2020年1月17日 星期五

At War: A gulf war-era myth that won't die

I came across this tall tale over and over in recent years while studying dud cluster munitions
Three M.L.R.S. launching their rockets during a round of test firings at Fort Sill in Oklahoma in 1998.Davis Turner/The Salina Journal, via Assocated Press
Author Headshot

By John Ismay

Domestic Correspondent

Dear reader,

For some United States Army leaders, the imagery was intoxicating: Iraqi soldiers cowering in fear as dozens of American rockets and artillery shells broke open above them. Thousands of explosive grenades streamed down onto their positions, destroying lives and equipment and forcing surrenders en masse. “Please save us from this ‘steel rain,’” the Iraqi soldiers supposedly implored their American adversaries.

Though the narrative has differed a bit depending on the storyteller, the meat of the story was basically the same: During Operation Desert Storm, the Army’s new second-generation cluster weapons — called dual-purpose improved conventional munitions, or DPICMs — broke the Iraqis’ will to fight, and it was Iraqi prisoners of war who named them “steel rain,” because the grenades were made of that metal and they fell in thickets over large areas of the desert.

An inert DPICM grenade with its ribbon stowed, as it would appear when loaded in a M.L.R.S. rocket or in an artillery shell.John Ismay

I came across this tall tale over and over again in recent years while studying how dud American cluster munitions often killed American and allied troops during Desert Storm. Some of those allied soldiers were killed by unexploded DPICM grenades, but emerging from Desert Storm was a hero narrative around these little submunitions — and one without any official documentation to back it up.

Digging into the archives showed how such a story entered the Army’s consciousness unchallenged. We published that story this week in At War.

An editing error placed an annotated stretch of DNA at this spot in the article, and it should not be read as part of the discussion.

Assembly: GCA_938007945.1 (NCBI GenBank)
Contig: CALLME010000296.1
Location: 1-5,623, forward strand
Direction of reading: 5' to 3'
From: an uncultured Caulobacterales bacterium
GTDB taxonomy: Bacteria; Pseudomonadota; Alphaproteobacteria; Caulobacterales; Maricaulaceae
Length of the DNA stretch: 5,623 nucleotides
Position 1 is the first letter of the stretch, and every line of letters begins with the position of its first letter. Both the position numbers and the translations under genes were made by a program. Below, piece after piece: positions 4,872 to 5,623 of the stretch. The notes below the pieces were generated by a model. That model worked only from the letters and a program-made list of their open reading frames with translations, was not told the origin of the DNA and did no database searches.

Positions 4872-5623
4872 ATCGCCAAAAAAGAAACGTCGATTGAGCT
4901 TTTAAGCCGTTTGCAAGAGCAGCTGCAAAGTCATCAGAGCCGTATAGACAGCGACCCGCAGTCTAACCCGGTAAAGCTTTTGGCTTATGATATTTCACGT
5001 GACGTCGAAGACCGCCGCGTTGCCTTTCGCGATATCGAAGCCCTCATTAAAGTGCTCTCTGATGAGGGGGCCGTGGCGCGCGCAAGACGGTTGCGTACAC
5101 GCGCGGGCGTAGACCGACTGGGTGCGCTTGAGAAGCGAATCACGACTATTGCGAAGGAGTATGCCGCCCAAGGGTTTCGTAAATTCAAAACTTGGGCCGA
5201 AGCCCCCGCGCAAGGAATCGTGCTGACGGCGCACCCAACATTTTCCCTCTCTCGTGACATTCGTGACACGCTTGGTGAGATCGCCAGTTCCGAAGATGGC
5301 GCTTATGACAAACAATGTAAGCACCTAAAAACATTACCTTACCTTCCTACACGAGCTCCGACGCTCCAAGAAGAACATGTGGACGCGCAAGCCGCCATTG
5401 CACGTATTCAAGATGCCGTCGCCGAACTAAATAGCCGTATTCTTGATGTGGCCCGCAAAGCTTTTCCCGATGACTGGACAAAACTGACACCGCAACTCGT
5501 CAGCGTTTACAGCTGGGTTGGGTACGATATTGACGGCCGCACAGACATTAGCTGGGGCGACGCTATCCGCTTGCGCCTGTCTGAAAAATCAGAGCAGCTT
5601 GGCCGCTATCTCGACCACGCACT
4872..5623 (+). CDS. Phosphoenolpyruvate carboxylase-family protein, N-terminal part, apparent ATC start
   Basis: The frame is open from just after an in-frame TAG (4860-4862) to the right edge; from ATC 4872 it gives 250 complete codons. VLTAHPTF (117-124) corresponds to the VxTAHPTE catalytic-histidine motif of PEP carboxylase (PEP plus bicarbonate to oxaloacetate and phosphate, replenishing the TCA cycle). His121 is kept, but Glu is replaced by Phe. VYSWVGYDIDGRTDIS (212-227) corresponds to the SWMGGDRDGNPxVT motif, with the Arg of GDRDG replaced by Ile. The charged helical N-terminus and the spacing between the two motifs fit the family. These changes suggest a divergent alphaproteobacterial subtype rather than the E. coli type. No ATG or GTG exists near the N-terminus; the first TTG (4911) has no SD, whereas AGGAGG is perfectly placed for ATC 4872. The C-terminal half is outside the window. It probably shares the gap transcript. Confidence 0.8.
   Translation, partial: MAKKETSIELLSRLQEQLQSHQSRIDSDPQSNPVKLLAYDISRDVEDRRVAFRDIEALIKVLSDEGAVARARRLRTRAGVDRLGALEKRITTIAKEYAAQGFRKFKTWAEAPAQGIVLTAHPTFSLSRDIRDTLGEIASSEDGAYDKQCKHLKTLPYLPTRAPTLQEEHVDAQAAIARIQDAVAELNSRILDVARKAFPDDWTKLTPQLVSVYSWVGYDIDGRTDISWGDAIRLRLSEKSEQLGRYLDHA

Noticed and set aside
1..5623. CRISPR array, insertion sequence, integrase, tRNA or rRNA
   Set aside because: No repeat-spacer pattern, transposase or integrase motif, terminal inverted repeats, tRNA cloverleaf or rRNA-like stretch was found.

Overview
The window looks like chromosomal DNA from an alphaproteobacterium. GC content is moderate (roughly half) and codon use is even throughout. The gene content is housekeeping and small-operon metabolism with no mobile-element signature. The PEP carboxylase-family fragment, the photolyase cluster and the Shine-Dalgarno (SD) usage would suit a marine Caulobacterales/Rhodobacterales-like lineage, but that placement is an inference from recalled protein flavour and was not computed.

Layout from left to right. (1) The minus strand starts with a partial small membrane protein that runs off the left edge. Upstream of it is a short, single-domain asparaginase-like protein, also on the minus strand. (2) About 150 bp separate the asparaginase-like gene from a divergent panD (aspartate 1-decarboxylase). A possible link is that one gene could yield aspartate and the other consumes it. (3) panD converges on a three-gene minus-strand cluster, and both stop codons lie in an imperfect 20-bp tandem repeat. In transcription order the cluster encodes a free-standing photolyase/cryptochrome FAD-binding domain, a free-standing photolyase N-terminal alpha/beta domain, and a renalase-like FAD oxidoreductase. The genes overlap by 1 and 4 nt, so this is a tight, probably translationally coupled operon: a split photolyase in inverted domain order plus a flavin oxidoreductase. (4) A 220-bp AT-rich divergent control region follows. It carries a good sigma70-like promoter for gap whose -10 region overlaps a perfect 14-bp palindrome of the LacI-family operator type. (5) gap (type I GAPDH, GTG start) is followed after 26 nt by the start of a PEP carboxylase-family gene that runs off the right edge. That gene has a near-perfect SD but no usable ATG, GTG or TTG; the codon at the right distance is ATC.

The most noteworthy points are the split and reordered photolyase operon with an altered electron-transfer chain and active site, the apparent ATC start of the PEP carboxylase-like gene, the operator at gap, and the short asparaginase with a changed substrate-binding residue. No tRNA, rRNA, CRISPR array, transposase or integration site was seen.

This was not the first time the military overhyped new artillery weapons. The Army’s first generation of artillery cluster shells was born out of the service’s bitter experience facing human wave attacks in the Korean War. A top-secret postwar program at Picatinny Arsenal in New Jersey raced to create a new generation of weapons it called COFRAM, for Controlled Fragmentation Munition. The idea was to design artillery shells that broke open in midair, dispensing little grenades that exploded in more uniformly sized pieces than earlier munitions did. The key, they found, was to score the inside walls of the grenade body in a crosshatch type of design. (The M67 fragmentation hand grenade still in use today is a direct descendant of the COFRAM program.) By blanketing large areas with smaller munitions, they hoped human wave attacks could be defeated.

These COFRAM munitions stayed largely under wraps until early 1968, when President Lyndon Johnson panicked over the possibility of North Vietnamese forces overrunning the Marine base at Khe Sanh. The president discussed the possibility of using small nuclear weapons with Pentagon leadership to defend the base, but his commander in Vietnam, Gen. William Westmoreland, suggested that nukes would not be necessary. In January, the Pentagon agreed with Westmoreland’s request to declassify COFRAM for use in Vietnam.